DOUGLAS — A decision expected Thursday on who will develop the former Michael Reese Hospital site has been pushed off until May.
Pete Strazzabosco, a spokesman for the city's Department of Planning and Development, said Thursday the city wouldn’t pick a development team for the 114 acres, including McCormick Place’s truck marshaling yards, until at least May 5.
The city had been expected to pick a developer on Thursday for at least the 49 acres where the hospital once stood.
"The new date will provide additional time to assess the responses and proposed site improvements," Strazzabosco said.
The city bought the property for $91 million in 2009 hoping to use it for athlete housing before the city failed to win its bid for the 2016 Olympics.
The city has declined to release the number of teams bidding on the site, but about four teams are trying to win the deal to develop the property, and at least one broke protocol and went public with its plan.
In February, Imagine Development released portions of its plan for the site, which included a little bit of everything, from academic use to entertainment, housing and shopping.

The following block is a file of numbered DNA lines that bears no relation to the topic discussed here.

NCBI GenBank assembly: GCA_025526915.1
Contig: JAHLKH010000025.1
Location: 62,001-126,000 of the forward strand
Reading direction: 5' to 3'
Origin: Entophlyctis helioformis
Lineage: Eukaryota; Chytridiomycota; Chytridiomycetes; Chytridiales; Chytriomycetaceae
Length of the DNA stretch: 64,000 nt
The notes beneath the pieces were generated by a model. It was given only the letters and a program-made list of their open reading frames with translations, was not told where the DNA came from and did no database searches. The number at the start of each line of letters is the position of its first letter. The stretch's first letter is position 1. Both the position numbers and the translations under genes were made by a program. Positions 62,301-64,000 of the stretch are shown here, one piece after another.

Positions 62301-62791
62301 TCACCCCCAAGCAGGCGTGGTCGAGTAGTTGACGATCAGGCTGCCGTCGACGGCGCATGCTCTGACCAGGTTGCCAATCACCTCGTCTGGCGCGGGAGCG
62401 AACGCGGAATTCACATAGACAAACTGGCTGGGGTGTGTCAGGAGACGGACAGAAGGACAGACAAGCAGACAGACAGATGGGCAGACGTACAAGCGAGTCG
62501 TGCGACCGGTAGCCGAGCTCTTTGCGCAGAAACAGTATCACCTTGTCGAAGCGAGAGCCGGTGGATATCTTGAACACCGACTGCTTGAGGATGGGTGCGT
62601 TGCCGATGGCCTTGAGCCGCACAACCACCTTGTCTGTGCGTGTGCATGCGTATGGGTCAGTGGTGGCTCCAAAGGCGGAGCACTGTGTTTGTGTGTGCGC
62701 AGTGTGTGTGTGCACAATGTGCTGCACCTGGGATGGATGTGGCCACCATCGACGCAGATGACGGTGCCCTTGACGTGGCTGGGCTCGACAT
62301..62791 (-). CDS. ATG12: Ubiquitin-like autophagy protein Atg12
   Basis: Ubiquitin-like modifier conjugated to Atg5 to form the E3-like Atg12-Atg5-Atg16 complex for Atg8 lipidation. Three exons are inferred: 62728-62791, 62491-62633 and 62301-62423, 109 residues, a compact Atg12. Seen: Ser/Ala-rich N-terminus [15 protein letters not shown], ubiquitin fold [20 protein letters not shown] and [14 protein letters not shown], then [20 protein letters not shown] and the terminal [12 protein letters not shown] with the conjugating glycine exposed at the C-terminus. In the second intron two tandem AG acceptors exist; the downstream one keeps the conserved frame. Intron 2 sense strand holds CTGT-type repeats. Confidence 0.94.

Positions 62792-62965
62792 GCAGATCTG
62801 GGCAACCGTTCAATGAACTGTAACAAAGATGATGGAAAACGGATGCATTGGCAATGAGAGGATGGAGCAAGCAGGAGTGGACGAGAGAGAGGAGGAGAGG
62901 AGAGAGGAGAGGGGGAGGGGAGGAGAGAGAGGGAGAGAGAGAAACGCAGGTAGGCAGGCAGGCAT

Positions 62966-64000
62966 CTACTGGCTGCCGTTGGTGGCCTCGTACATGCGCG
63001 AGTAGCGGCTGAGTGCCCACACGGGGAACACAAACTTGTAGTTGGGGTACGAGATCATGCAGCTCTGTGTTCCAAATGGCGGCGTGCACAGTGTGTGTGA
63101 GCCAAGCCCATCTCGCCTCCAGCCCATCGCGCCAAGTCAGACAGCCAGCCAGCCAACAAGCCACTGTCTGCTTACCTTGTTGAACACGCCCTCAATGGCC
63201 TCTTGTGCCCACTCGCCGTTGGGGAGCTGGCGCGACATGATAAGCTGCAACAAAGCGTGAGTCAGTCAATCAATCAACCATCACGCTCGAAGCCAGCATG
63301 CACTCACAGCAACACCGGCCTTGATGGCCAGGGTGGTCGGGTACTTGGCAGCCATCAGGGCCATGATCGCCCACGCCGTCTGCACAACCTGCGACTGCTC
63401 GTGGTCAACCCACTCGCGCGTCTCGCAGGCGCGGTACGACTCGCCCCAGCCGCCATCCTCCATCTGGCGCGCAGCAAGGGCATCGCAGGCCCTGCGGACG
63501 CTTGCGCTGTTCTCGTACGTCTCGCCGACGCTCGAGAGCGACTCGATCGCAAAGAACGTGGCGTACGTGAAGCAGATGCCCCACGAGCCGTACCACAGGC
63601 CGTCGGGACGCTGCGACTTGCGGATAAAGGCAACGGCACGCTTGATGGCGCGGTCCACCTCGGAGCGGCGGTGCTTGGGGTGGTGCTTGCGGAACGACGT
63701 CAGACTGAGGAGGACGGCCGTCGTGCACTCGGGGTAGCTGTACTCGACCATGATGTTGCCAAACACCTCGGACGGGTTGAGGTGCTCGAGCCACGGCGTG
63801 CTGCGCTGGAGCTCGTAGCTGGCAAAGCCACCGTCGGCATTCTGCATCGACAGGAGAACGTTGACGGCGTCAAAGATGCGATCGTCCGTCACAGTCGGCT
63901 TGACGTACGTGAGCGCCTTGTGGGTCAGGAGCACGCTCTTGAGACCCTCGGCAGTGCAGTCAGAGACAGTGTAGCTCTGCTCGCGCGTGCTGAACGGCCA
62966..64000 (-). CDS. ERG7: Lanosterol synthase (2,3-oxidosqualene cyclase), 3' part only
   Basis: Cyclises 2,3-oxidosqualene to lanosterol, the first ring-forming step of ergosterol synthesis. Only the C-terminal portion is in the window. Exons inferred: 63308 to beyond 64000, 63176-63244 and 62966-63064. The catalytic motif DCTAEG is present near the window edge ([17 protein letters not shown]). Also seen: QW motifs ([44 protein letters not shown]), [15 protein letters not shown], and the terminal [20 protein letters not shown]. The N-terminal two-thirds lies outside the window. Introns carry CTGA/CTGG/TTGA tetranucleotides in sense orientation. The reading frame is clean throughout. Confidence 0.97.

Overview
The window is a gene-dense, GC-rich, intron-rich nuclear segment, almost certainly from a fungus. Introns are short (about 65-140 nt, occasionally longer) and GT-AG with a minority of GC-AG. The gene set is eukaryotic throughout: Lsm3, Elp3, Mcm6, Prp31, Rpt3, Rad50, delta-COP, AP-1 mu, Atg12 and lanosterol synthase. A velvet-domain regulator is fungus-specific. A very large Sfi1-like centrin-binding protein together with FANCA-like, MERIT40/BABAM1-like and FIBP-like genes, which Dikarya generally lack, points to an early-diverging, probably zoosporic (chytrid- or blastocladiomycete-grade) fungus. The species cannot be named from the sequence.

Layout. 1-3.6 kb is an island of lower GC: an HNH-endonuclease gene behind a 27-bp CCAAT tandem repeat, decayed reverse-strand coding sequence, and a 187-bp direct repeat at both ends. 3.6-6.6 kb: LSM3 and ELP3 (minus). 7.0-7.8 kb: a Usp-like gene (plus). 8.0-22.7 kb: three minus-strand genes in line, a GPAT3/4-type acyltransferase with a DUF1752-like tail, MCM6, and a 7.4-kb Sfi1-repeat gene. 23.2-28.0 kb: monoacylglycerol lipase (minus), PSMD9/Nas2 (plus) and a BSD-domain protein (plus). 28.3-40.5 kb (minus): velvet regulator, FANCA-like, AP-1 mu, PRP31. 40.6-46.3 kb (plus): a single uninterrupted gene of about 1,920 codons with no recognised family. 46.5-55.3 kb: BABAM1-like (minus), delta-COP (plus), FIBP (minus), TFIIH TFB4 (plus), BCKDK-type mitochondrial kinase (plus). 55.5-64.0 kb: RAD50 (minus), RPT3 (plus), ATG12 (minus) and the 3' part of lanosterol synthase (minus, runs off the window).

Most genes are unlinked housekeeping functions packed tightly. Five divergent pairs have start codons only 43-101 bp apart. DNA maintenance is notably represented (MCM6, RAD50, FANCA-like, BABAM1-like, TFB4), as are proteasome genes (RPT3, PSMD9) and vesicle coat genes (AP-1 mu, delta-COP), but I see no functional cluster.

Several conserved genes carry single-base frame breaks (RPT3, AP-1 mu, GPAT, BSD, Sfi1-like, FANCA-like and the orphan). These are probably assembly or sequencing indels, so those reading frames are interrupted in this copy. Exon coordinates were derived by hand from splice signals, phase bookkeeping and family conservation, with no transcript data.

The site is mostly cleared, though developers have been encouraged by the city to include a nearby McDonald's and Advocate Medical Center building in their plans.
The one remaining building from the old Michael Reese Hospital, the Singer Pavilion, at 2929 S. Ellis Ave., was listed among Landmarks Illinois’ “Most Endangered Historic Places in Illinois” on Thursday.
“We urge the city to continue its push for inclusion and reuse of Singer Pavilion in any redevelopment plan, as the last remaining building of what once was an exceptional example of institutional buildings designed with Walter Gropius’ oversight,” the group said in its announcement of this year’s list.
“Given Singer’s proximity to the Mies van der Rohe-designed IIT campus, together, they could heighten the potential of the South Side as a destination of great modern architecture for visitors.”
The city originally promised to save the historic main building, but it was so damaged by trespassers who broke in to strip out the copper wiring and other valuable materials that it was eventually torn down.